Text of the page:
The mammals that have naturally colonised the Northern Isles, the Inner and Outer Hebrides are limited; pygmy shrews, field voles, Orkney vole, mice and rats, otters, red deer and seals. It is probably the absence of land predators, including foxes and stoats, that has resulted in such high numbers of ground-nesting birds, such as waders and corncrakes. Feral cats can be a nuisance, as can a more recent introduction, ferrets. They were originally brought to the island to control the rabbits, themselves imported by humans, as a potential source of food. Tiree and Berneray (off North Uist) still have no rabbits although the latter will be at risk of invasion over the new causeway.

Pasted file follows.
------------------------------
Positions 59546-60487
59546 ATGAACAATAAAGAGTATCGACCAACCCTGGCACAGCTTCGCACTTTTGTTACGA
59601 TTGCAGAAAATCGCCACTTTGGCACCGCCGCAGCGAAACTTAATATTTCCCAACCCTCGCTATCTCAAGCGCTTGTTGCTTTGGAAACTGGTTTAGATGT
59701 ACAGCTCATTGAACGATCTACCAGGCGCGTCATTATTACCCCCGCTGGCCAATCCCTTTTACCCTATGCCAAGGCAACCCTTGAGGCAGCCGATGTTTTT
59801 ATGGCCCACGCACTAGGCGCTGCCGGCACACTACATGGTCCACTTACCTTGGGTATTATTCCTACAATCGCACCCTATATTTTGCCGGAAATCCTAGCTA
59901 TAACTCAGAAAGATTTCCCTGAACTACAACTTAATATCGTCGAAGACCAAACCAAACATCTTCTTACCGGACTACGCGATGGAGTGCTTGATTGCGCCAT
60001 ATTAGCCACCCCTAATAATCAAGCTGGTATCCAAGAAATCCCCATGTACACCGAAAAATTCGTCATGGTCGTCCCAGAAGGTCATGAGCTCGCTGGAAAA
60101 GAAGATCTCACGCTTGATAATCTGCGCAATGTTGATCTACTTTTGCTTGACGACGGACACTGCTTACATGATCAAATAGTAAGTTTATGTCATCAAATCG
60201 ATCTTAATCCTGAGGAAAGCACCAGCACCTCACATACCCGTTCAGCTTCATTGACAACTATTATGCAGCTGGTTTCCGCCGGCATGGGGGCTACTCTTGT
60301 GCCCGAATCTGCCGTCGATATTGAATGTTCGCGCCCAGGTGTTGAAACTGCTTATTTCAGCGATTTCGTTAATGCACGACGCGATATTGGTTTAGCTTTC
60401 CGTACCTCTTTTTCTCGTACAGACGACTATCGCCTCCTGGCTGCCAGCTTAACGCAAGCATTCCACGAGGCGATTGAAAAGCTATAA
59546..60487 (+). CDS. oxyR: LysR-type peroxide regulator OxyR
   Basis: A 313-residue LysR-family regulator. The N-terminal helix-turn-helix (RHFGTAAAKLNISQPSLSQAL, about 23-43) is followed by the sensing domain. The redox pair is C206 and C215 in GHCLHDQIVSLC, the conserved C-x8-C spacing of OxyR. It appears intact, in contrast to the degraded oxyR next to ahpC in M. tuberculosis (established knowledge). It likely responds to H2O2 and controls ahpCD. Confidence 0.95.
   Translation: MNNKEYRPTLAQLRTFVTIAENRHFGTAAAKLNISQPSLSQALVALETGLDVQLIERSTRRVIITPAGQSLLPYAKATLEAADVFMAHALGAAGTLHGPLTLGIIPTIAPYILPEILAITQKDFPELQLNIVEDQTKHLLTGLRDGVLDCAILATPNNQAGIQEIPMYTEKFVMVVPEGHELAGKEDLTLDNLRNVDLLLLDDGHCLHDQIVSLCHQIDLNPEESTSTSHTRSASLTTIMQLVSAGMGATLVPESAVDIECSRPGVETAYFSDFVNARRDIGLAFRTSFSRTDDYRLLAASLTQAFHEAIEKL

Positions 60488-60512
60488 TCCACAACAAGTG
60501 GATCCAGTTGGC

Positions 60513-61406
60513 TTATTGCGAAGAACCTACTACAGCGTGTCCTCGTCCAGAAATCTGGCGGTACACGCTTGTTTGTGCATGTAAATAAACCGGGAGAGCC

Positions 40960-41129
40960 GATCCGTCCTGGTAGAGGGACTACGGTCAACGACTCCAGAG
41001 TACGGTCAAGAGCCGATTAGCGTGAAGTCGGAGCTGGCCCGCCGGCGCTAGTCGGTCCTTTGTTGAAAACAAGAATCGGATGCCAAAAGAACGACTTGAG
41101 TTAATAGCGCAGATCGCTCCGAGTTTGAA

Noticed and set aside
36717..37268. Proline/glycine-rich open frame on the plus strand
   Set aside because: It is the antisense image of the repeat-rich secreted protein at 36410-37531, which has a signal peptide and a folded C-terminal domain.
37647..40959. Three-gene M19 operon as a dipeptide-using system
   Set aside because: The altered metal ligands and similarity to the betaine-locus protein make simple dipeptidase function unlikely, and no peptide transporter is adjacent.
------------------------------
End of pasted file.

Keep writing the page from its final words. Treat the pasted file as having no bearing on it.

There is no justification for introducing any wild animal to an island. Ferrets have never succeeded in controlling rabbits. Rats, cats and mink have wiped out many bird colonies. Mink reached the Uists from Lewis and Harris in the mid 1990s and are spreading. Hedgehogs – introduced to the Uists in the 1970s – are not munching as many garden slugs as they were expected to, but also find wader eggs appealing. Recent studies by SNH and the RSPB have demonstrated serious declines in wader numbers in South Uist and Benbecula due to hedgehog predation, while North Uist too is now being invaded by this prickly predator; they are also present in Coll and Tiree. Natura designations in Uist have drawn substantial European funding to protect the internationally important concentrations of breeding waders from mink. A trapping programme is now under way and it is hoped that the hedgehog problem can be similarly addressed.